The coconut tree (palm famıly).Coconut found throughout the tropic and subtropic area, the coconut is known for its great versatility as seen in the many uses of its different parts. Coconuts are part of the daily diets of many people. Coconuts are different from any other fruits because they contain a large quantity of "water" and when immature they are known as tender-nuts or jelly-nuts and may be harvested for drinking. When mature, they still contain some water and can be used as seednuts or processed to give oil from the kernel, charcoal from the hard shell and coir from the fibrous husk.
The oil and milk derived from it are commonly used in cooking and frying; coconut oil is also widely used in soaps and cosmetics . The clear liquid coconut water within is drinkable. The husks and leaves can be used as material to make a variety of products for furnishing and decorating. It also has cultural and religious significance in many societies that use it.
There are several different ways to enjoy fresh coconuts, which can be young or mature. Young coconuts have either a green shell or a white "husk" if the outer shell has been removed while mature coconuts are the more familiar-looking brown, hairy variety. The nutrients and physical characteristics change as a coconut matures. Young coconuts have more water and soft, gel-like meat, and mature coconuts have firm meat and less water.
Coconuts can actually grow right into the soand on the beach
It has been identified that the coconut palm is crucial to the economy of the coastal belt of Ghana but its importance is declining.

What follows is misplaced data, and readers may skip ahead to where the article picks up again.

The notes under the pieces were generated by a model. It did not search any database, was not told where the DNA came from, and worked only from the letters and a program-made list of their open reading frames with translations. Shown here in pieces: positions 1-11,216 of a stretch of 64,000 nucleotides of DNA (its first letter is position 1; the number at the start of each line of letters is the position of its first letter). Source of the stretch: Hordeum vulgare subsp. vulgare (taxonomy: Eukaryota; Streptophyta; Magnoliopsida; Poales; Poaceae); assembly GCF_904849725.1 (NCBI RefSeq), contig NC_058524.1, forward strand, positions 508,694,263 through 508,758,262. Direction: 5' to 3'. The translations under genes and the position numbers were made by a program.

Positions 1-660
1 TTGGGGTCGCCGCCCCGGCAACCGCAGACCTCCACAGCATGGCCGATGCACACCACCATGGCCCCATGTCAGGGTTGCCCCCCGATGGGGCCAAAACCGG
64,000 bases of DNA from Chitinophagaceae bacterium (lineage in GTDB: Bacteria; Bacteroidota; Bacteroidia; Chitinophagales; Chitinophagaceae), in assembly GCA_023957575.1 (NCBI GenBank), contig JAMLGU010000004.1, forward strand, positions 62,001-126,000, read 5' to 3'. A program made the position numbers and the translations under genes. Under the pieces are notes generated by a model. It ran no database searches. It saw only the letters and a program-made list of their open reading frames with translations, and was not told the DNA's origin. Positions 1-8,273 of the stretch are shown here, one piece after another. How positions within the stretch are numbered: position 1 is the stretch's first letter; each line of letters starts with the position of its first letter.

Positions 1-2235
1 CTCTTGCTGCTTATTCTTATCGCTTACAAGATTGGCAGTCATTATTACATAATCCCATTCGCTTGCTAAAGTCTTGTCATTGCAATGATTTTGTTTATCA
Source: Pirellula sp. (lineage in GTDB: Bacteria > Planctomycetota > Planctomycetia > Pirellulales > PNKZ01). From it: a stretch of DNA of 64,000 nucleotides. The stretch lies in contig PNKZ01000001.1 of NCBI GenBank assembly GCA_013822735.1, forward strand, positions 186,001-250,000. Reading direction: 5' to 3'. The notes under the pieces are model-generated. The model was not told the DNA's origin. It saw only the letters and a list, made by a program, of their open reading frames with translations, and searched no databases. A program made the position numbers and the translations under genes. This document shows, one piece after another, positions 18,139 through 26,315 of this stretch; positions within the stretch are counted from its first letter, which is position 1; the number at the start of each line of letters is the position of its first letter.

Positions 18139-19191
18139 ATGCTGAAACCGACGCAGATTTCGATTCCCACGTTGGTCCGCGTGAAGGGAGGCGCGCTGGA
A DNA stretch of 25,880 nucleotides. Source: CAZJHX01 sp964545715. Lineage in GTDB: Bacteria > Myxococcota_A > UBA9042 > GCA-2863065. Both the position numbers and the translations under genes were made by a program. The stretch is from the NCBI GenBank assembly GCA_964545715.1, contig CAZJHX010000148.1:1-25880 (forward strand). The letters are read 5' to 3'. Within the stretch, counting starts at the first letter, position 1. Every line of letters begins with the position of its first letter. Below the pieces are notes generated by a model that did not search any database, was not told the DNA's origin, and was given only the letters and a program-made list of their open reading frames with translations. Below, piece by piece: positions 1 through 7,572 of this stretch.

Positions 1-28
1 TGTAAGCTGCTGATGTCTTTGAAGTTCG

At Obronikrom in the Shama District of the Western region, fishermen recount times when they sat under coconut trees and fixed their nets.
During the period, young boys used to pluck the coconut fruits.
They used to drink the fresh water for refreshment and ate the white food referred to as meat.
Women made income by extracting oil from the dried meat of the coconut called copra but today there are no coconut trees along the beach.
Some farmers took advantage of the business opportunities to improve their living condition.
They started growing coconut palm which is believed to have been brought to West Africa by the Portuguese missionaries over 500 years ago.
Soon the cultivation, processing and marketing of coconut became the order of the day.
Though the coconut palm is believed to have been introduced to Keta in the Volta region, located in the south eastern part of the country by the early missionaries, the then British colonial government showed interest in the crop and in 1910 promoted its large-scale cultivation along the coastal strip of the country.
With time, coconut cultivation began to thrive in four main coastal regions, Volta, Western, Central and Greater Accra where the soil type, mostly sandy soil was not suitable for other cash crops.
Coconut has been cultivated as a cash and food crop and women, children as well as young men make income by selling the fresh drinking fruits
The Coconut Meat, the white portion of the nut, offers more than just sustenance. The coconut is considered a highly nutritious food. The white meat also contains coconut oil the tropical natives use for cooking.
The shell, husk, roots of the tree, fronds, flowers, and wood of the trunk also become useful products. Charcoal filters used in gas masks and cigarettes are made from coconut shells that are burned, leaving pure carbon behind. Charcoal has the ability to trap microscopic particles and impurities and prevent absorption. Charcoal made from coconut shells produces filters of exceptional high performance.